“While it is important that liberal universities encourage diverse viewpoints that can sometimes lead to intellectual conflict, I think these institutions are missing the point when it comes to BDS. In my opinion, BDS is simply anti-Semitic and has no place in a civilized environment. It’s premised on untruths about Israel, the Jewish homeland, and isn’t simply speech since it encourages a financial and academic boycott. Although I thank God I didn’t experience the Shoah first-hand, I would imagine it parallels the way Jews were treated in 1930s Germany when their businesses were boycotted and they were excluded from academia for a flawed rationale.”
Solomon Birnbaum, an NYU Stern School of Business graduate, and the founder of a pro-Israel on-campus action group Realize Israel, called Thrasher’s speech “divisive, grandstanding at a minimum.”
“It is of course disappointing,” Birnbaum told The Jewish Link. “No one wants to be singled out at what is supposed to be a celebration for the students.”
Birnbaum said he founded Realize Israel on NYU’s campus because of his disappointment in well-funded Jewish organizations that were not “meeting the requirements for Jewish NYU students to express themselves.”
A partner at Fuchsman and Birnbaum Advisory, he is a graduate of the North Shore Hebrew Academy in Great Neck, New York.
His take on Thrasher was mixed.
“I would say it empowers both sides,” said Birnbaum. “It emboldens those who agree with Thrasher, and it motivates Jewish and Zionist students to speak out. At a minimum it brings everyone’s attention in the tri-state area to how blatant these movements have been and how they have taken over other peoples’ platforms. At someone else’s moment of achievement, Thrasher is grabbing a headline.”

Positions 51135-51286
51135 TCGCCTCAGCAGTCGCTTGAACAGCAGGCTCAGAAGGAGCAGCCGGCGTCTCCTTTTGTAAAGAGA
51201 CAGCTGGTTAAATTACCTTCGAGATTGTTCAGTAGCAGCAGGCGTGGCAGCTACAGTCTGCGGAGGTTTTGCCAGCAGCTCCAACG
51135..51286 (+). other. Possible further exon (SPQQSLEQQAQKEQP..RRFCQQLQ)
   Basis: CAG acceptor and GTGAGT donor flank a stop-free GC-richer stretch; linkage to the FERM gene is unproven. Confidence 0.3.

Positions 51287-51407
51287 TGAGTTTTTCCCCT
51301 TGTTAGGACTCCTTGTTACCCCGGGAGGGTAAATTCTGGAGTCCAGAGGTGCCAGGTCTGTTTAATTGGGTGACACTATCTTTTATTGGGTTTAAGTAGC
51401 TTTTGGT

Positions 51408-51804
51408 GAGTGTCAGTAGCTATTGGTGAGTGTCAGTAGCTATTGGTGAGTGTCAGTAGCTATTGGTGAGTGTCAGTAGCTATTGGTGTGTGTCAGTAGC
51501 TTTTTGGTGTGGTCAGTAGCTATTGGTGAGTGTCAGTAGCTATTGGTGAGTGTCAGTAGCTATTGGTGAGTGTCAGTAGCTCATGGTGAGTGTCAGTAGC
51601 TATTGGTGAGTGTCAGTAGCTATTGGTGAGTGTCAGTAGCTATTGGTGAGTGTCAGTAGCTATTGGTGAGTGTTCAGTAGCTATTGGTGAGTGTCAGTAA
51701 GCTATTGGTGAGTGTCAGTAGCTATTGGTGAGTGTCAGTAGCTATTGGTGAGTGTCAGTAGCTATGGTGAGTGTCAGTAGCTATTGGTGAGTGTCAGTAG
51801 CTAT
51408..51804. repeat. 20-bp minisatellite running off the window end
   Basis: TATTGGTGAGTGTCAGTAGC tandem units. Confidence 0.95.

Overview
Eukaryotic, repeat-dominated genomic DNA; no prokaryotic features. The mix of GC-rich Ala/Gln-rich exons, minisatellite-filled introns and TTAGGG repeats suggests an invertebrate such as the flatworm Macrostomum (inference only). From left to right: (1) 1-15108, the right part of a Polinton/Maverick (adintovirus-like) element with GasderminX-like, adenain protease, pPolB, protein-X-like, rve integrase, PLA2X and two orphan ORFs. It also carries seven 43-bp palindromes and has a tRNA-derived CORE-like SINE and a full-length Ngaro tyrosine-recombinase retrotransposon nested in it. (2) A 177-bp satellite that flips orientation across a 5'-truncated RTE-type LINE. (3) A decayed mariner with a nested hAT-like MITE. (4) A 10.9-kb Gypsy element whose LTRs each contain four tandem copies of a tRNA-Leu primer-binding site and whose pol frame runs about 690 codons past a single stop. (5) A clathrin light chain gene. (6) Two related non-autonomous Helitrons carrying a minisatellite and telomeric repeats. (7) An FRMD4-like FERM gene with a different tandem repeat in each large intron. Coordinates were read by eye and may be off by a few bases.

Birnbaum said in more recent years on college campuses around the country, the tactics of the anti-Israel organizations have changed.
“I think they are reaching into areas that are off limits such as the academic boycotting of academic institutions,” he said.
Birnbaum added that he felt the real core issue coming out of the Thrasher speech and other anti-Israel actions is that a non-Jewish or non-Zionist person “envisions a white male person as being the Zionist, which of course is not representative of all Jewish people. So now we’re hearing this narrative of the privileged white male connected to Zionism.”
Birnbaum was also quick to note that the reality of the conflict between Israel and the Palestinians positions a “powerful democratic state with one of the world’s strongest military powers up against a Palestinian economy that its people have largely yet to establish.
“The Israel Palestinian conflict is structurally disadvantaged out of Zionism’s favor,” he said.
Realize Israel, which can be found at realizeisrael.com, has reached over 1,000 Jewish students since its 2015 beginnings. Its mission is to bring students together to “defending, standing with and celebrating Israel.”
It recently held a “Rave in the Park” at nearby Washington Square.
“It was an unbelievable celebration of the year’s grass-roots efforts for Israel by our students,” said Birnbaum. “Realize Israel is a very diverse group, with Jewish students from all backgrounds.”
Concerning Thrasher’s speech and President Hamilton’s response, Birnbaum added, “When you look at the situation in its entirety, NYU is focusing on addressing it. It is a tarnish on its reputation.”
Still, any contrition from NYU would not have been enough from keeping Ellen Schanzer from switching to Stern College.
“It was easy to write the letter, as having spent the year in Israel, I appreciate the absurdity of what the BDS supporters say about Israel,” she said in her email to The Jewish Link. “In fact, my parents made me wait a few days to send the letter since they were concerned about the practical consequences of my decision to withdraw because I had worked so hard in high school to gain admission to NYU.”
By Phil Jacobs